But here’s the deal-breaker: The fabric-covered hardcover is too thick, making the book too bulky in my tiny bag. As soon as I had received it, I was afraid that would be the case, but I wanted to take it out on a walk to see if it could be tolerated. Alas, it’s just too fat. In addition, although it contains only 52 pages compared to the Hahnemühle’s 60, slightly heavier pages, the Etchr book weighs a bit more, so that thick cover adds quite a bit of useless weight.

It’s a good, sturdy cover that can probably withstand heavy abuse, but since I can fill 52 pages in two or three months, I don’t really need a cover that strong. I’d rather have a thinner, lighter cover even if the corners are a little frayed by the time I fill it. (Hahnemühle or Etchr, please make a softcover edition with 100-percent cotton paper!)

I have other complaints about the Etchr, too. The binding is so stiff that it’s hard to get it to open as flat as the Hahnemühle. You can see below how it won’t stay closed without fastening the elastic. But I could have tolerated the binding issue if the bulk hadn’t been a deal-breaker.

Stiff binding will not allow cover to stay closed.

It won’t go to waste – I will certainly enjoy using the paper at home. But if I can’t take it out with me on walks, that lovely paper isn’t going to get nearly as much use as I had hoped.

My tiny everyday-carry Rickshaw mini Zero Messenger bag (shown most recently in this post) is a fairly restrictive factor in what my sketch kit can include. But I’ve been enjoying the ease (on my shoulder) and freedom of a small bag so much that I can’t go back to my larger Rickshaw bag. I’ve thought about looking for a bag that’s somewhere between the two sizes, but that’s a well-known slippery slope. If I have more space, I’ll just be tempted to carry more. I’m holding firm.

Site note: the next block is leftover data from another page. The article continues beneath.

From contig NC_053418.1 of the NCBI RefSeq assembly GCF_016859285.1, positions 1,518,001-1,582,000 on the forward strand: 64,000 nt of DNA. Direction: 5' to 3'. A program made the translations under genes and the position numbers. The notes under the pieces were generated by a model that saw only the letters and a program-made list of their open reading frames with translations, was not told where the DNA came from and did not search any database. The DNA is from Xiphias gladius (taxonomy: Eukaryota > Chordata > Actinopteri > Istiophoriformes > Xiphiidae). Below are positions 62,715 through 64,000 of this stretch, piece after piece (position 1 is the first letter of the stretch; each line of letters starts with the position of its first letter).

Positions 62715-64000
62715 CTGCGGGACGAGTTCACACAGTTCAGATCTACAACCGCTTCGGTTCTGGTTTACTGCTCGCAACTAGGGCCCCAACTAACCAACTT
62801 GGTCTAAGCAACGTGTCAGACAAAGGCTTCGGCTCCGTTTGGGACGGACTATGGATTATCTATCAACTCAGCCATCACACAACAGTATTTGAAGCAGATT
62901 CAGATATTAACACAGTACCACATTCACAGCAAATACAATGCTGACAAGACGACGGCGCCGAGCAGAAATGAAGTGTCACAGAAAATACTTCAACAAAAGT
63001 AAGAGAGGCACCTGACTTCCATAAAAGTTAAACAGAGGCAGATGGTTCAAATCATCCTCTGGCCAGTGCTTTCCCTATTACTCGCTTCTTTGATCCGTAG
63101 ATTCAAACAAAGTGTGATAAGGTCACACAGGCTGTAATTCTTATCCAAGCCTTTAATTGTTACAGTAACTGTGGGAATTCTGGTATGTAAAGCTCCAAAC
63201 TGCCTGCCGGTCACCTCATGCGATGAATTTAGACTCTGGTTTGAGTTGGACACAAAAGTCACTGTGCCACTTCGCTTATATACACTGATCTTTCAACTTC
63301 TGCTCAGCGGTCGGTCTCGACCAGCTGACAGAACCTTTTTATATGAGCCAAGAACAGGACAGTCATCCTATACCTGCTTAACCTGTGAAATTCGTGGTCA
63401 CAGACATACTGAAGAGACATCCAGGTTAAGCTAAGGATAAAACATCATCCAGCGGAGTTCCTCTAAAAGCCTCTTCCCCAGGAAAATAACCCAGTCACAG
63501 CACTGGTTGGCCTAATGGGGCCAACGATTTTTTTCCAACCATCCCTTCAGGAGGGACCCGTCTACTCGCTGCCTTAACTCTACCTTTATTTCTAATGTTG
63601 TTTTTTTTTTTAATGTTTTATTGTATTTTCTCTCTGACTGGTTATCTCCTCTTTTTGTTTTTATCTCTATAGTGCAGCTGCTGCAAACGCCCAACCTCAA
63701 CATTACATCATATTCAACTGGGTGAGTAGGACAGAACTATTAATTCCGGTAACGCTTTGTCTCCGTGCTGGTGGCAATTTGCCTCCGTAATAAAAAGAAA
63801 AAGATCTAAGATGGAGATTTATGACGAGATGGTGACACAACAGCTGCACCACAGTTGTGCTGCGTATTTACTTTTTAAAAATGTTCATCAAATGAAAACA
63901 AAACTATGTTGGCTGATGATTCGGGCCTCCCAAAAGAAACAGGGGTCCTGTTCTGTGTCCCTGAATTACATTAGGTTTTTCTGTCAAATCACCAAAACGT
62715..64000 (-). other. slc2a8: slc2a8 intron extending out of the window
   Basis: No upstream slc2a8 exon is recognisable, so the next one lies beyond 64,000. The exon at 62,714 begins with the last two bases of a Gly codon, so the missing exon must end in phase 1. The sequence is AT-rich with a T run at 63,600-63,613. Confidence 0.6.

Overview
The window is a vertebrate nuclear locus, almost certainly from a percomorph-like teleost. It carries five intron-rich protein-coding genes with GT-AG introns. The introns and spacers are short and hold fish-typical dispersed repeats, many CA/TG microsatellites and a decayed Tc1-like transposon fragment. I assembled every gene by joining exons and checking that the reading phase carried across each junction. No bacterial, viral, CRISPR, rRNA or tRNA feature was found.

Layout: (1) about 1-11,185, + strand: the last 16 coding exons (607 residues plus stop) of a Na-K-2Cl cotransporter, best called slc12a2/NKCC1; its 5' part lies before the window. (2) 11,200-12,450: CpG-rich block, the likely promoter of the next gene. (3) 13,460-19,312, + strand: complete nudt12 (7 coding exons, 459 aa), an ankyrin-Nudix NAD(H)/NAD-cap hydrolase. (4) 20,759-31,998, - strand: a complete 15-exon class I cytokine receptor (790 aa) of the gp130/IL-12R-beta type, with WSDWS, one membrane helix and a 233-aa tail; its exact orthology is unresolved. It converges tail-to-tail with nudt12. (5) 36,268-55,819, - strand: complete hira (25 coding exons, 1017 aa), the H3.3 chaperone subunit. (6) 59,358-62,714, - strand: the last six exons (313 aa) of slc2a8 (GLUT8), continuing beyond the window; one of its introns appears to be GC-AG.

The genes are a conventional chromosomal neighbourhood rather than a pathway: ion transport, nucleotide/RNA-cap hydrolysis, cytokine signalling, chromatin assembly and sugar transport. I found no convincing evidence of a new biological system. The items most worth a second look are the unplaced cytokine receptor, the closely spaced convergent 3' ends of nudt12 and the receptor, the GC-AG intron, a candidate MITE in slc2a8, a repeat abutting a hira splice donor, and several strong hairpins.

It’s back to a Hahnemühle.

An unfortunate deal-breaker.

Wednesday, August 23, 2023

Sketch Reportage: Saving Luma


7/23/23 Luma stands in the way of construction in the adjacent lot.

I’ve mentioned a couple times now that I’ve been working on a sketch reportage project related to trees. “Saving Luma,” a story about a 200-year-old cedar that captured the hearts of Seattle, has been published by On the Spot, Gabi Campanario’s online newsletter of sketch reportage. I’m showing all the sketches here, but please visit On the Spot to read the full story.

7/26/23 Luma stands tall in the Wedgwood neighborhood. 

The back story: Several weeks ago, the Seattle Times published a couple of articles about an ancient cedar that was scheduled to be cut down to make room for a housing development. Since he knew that I frequently like to include trees in my urban sketches, Gabi asked me if I would be interested in covering the story for On the Spot. When curious onlookers at the site asked about my sketching, I was tickled to be able to say I was on assignment for On the Spot as a reportage artist! Many thanks to Gabi for giving me this unique opportunity.

It wasn’t just an exciting sketching and writing opportunity, though. I learned a lot about Seattle’s mature trees, the critical services their canopy provides to humans and wildlife, and the alarming rate at which they are disappearing, mostly to new construction. I feel a greater responsibility now to do my part to save them. To help raise awareness, my goal is to sketch as many endangered Seattle trees as I can before they come down.

7/23/23 Activists and other concerned citizens gather around Luma.

I also got a taste of all the work involved to be a reportage artist. Visiting the site three times to sketch, talk to various parties, and take notes about different angles of the story, as well as doing research back at home, I had a greater appreciation for the hundreds of columns Gabi wrote and sketched for the Seattle TimesI enjoyed the work, but I also felt a responsibility to my readers to cover the story well. Sketching isn’t just fun; I it can also be a powerful storytelling medium.

As for the writing itself, Gabi gave me very helpful feedback to my initial draft that made the narrative much stronger. After all, sketching is only half the work; the other partner is compelling writing that gives context and meaning to the images. It was an honor and privilege to learn from a master storyteller. 

7/28/23 Detail of Luma's branch

(If you enjoy On the Spot, which is probably one of very few publications devoted to sketch reportage, please consider becoming a paying subscriber to support Gabi and his contributors.)

7/28/23 Handwritten signs express concern for all trees.

Tuesday, August 22, 2023

Simple Materials at the Zoo